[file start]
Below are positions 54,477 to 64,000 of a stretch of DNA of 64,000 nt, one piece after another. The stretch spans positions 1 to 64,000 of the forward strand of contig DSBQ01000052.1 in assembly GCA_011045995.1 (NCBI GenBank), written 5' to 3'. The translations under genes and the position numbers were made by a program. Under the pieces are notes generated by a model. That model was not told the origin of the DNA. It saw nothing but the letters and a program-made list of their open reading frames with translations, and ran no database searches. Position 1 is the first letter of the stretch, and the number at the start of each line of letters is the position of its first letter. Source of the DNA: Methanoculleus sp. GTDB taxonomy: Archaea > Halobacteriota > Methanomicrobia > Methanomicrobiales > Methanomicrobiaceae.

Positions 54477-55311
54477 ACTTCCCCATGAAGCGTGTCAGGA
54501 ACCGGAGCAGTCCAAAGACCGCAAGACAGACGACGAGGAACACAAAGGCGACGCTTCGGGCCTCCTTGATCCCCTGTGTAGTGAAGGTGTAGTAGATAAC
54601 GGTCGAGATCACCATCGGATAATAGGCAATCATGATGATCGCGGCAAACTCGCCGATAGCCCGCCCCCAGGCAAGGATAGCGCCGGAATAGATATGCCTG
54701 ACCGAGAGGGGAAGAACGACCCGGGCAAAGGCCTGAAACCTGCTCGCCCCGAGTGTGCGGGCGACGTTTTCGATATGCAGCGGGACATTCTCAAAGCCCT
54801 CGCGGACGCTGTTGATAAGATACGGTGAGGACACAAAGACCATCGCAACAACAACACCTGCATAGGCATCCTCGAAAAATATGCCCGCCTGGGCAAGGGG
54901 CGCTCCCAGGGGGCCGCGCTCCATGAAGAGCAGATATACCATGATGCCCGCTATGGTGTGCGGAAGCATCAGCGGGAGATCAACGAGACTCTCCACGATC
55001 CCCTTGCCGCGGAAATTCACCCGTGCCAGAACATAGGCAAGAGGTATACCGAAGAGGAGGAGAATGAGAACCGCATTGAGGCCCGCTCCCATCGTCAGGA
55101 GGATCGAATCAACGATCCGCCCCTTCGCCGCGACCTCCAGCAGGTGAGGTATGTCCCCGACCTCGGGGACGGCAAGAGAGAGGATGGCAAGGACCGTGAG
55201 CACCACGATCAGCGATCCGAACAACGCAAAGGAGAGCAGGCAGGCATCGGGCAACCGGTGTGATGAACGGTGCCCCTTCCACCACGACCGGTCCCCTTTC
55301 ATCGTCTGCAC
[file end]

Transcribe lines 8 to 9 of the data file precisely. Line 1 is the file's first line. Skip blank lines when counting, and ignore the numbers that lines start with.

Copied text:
54901 CGCTCCCAGGGGGCCGCGCTCCATGAAGAGCAGATATACCATGATGCCCGCTATGGTGTGCGGAAGCATCAGCGGGAGATCAACGAGACTCTCCACGATC
55001 CCCTTGCCGCGGAAATTCACCCGTGCCAGAACATAGGCAAGAGGTATACCGAAGAGGAGGAGAATGAGAACCGCATTGAGGCCCGCTCCCATCGTCAGGA